Corporate Affirmative Asset Recoveries (CAAR) program requires that a company confront its trading partners to seek compensation for their substandard performance. One might expect that the resulting friction from seeking repayment would threaten the business relationship.
There is strong reason to believe that the opposite often is true. In many cases, holding your customers, suppliers, contractors, service providers, franchisees and all other trading partners accountable is likely to enhance your business relationship in the future.
Underperformance – even if not awful, perhaps intermittently deficient but sometimes “just OK” – is a source of uncertainty. It requires a company to plan around the possibility that a business process might not quite be up to standard because of the other party’s actions. Over time, the cost of managing these difficulties can be substantial. Grabbing your trading partners’ attention by pursuing a recovery is likely to cause them to deliver your company priority attention.
Suppliers with multiple customers must sometimes allocate first quality performance between customers, whether in timeliness, accuracy or the substance of the goods or services provided. You want to be among the First customers — the ones who are certain to be fairly allocated the highest
quality of goods and services.
Seeking redress for faulty performance invites a serious discussion. The methods used in that discussion can set the course of the future business relationship. For example, a process like mediation that identifies all parties’ interests is a communication and education opportunity. By learning more about the inner workings and vulnerabilities of each others’ businesses, you may be able to prevent future losses, thus preventing future claims.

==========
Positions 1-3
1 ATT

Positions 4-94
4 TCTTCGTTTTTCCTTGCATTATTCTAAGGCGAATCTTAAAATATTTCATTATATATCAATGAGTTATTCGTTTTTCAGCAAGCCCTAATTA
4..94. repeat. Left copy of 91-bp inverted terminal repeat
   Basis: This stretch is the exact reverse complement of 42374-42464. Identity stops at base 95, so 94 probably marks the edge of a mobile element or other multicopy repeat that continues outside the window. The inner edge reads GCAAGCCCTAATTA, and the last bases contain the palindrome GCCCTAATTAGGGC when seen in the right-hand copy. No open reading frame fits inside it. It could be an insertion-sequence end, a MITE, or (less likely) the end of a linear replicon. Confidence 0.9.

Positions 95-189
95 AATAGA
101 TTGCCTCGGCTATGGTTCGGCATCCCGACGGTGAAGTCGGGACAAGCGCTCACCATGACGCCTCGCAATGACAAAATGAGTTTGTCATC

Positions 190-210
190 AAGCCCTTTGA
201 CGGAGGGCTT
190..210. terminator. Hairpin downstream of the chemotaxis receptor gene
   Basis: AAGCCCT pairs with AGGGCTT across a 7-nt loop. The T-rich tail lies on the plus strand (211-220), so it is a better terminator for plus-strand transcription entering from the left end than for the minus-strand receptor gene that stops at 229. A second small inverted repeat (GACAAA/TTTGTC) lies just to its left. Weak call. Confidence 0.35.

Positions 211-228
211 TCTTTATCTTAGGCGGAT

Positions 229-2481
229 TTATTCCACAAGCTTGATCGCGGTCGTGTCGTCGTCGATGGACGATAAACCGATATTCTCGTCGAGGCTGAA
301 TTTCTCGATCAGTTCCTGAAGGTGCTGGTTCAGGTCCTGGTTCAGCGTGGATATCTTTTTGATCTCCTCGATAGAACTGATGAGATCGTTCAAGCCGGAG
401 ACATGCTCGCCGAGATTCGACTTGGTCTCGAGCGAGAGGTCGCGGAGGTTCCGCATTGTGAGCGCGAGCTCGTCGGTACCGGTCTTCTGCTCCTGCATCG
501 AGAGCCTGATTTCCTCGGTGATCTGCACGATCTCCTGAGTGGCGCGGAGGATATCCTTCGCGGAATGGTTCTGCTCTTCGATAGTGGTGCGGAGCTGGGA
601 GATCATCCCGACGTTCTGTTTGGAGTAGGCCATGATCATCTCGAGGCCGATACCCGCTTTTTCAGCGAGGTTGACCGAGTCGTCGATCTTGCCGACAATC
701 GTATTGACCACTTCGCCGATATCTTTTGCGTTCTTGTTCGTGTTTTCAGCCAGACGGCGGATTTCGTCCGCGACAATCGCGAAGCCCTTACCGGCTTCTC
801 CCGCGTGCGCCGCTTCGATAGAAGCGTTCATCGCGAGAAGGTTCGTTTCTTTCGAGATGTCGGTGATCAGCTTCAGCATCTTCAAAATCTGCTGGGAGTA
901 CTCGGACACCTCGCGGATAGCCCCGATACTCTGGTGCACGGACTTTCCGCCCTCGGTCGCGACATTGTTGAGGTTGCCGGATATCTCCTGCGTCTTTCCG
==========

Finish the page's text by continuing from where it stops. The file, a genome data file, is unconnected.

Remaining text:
A real-life example involved a very large industrial plant which utilized significant amounts of electrical power. Any interruption of external supply would cause the whole plant to shut down. Because of safety hazards like overpressures or the potential for fire or explosion upon the loss of electricity, the plant’s automatic shutdown interlocks made restarting the plant a complicated and lengthy process. Large financial losses were inevitable in such an event – and were considered by plant management to
be the responsibility of the power company.
After an unplanned blackout led to settlement negotiations, mutual learning occurred. The plant learned that the utility company was at times vulnerable because it was repairing or improving one of two feeds to the plant, creating a “single-contingency” hazard. The utility learned that the plant was especially sensitive to significant losses from a blackout.
Two unconventional pieces of value were exchanged as part of a settlement. Each company defined expected operating states as “Green, Yellow and Red,” and pledged to alert the other when the operating level changed. Additionally, the industrial plant agreed that, instead of receiving
substantial settlement funds, it would permit the utility to invest that money in its own infrastructure serving the plant, to increase reliability of future supply. The design for those improvements was a joint project, cooperatively developed and approved by both. The signaling system helped the companies avoid volatile situations going forward. The electrical
transmission infrastructure improvements directly benefited both parties.
Many business difficulties can benefit from the frank reckoning that is necessary in dispute resolution. The promise of a CAAR program to prevent problems in the future is only limited by the creativity of those involved. When two companies work together to resolve a problem through alternative dispute resolution in particular, they may improve the satisfaction of all in the future.